Summer Day Camp 1941
It was my best summer ever, the summer when my mother let me register for day camp. Every morning I walked down the rue Verbist to the tram station near the Place St. Josse where my mother shopped every morning in the open market. Lots of kids assembled there, carrying their lunch bags. As soon as the tram arrived, we would try and jump onto it while it was still in motion. We, the older kids, would stand on the platform all the way to the end station and sing at the top of our voices. I learned a lot of new songs that summer. Sometimes I would come home hoarse from forcing my voice.
I don’t remember much about our day camp except that my good friends Gina and Ruth joined me. There was a volleyball field for sunny days and a covered area for rainy days. It rained or drizzled most of the days. I made friends with different groups. I found myself a “cousin,” a boy who became very attached to me. He was a year or so older than I, very nice and protective when I got into fights with other kids. I saw him a few times after summer camp when I went to visit him with my mother to bring him some of Henry’s outgrown clothes. I also met Josée, a few years older than me, with two blond tresses. She taught me how to play volleyball and usually would pick me on her team.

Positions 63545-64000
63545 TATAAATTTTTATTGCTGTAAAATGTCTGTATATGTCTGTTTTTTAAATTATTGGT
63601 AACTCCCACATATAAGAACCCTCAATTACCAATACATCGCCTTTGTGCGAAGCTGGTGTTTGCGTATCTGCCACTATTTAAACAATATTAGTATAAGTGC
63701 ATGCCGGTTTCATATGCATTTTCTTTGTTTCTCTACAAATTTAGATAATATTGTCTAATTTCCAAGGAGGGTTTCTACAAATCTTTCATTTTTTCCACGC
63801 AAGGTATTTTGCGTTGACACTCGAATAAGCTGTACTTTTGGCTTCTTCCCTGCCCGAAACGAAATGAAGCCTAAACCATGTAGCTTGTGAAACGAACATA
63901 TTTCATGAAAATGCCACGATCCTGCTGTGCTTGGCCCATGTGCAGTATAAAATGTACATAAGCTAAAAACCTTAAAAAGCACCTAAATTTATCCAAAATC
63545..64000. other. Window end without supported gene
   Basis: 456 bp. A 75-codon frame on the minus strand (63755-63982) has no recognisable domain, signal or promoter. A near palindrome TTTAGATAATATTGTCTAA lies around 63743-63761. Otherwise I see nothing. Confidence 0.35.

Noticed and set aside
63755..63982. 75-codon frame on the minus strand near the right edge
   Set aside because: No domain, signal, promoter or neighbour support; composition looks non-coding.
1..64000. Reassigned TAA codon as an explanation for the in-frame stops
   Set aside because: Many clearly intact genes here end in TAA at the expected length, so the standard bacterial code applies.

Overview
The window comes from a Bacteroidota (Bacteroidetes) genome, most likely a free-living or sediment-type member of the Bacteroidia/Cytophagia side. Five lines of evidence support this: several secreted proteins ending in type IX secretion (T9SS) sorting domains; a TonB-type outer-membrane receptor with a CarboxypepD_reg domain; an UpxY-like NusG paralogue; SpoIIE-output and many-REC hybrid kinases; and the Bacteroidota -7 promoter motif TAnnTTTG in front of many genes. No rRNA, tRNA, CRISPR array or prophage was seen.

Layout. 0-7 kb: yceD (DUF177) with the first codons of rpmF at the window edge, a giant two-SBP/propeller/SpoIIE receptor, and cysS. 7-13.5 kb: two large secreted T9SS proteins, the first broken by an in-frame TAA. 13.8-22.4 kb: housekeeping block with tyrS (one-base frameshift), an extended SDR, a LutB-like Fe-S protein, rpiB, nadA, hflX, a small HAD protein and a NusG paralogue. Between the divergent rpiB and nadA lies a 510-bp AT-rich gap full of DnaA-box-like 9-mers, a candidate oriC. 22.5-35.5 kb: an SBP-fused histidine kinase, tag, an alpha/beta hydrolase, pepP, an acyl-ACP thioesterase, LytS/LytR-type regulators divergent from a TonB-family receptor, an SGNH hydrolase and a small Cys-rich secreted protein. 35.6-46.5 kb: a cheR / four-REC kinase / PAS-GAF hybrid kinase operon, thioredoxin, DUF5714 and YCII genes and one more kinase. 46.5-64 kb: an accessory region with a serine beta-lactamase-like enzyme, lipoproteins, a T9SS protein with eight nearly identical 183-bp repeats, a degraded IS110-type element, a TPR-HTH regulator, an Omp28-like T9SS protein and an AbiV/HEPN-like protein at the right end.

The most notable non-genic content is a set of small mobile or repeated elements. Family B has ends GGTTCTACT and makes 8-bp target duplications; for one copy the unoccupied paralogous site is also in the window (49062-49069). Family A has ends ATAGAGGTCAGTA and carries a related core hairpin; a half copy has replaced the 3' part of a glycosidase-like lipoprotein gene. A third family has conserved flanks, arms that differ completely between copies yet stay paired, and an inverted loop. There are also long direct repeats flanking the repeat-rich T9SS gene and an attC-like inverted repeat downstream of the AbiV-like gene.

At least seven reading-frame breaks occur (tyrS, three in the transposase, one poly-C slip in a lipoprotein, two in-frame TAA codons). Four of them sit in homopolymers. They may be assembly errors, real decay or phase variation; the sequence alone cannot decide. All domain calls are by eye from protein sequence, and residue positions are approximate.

Summer camp was my first all-day activity away from home, and I loved it. By that time, many decrees had come down from the occupying Germans forbidding Jews to do various activities, so that day camp was a sheltered, fun world for me. I could play ball all day long. I met Josée’s mother, a very nice woman who felt sorry that we Jews were persecuted. She was Protestant and very sympathetic. Josée remained my friend after the summer and helped me sometimes with my schoolwork. Her mother was truly happy when she saw me after the war. She expressed thanks that I had survived with my family.
I remember a hot summer Sunday when my mother, who loved to swim, decided to take me to the outdoor public pool not too far from our house. When we got there, a huge sign greeted us: “This establishment is forbidden to Jews.” My mother looked at me and said that since we had come so far, we’d go in anyhow. While I ran up the stairs to the entrance, I stumbled and stubbed one of my toes so badly that I must have broken it. By the time we wanted to go home, I was unable to walk on my swollen foot. My mother had to call a taxi to take us home. It had felt good to defy the German decree, while at the same time I wondered why Jews were singled out everywhere and why they did not revolt.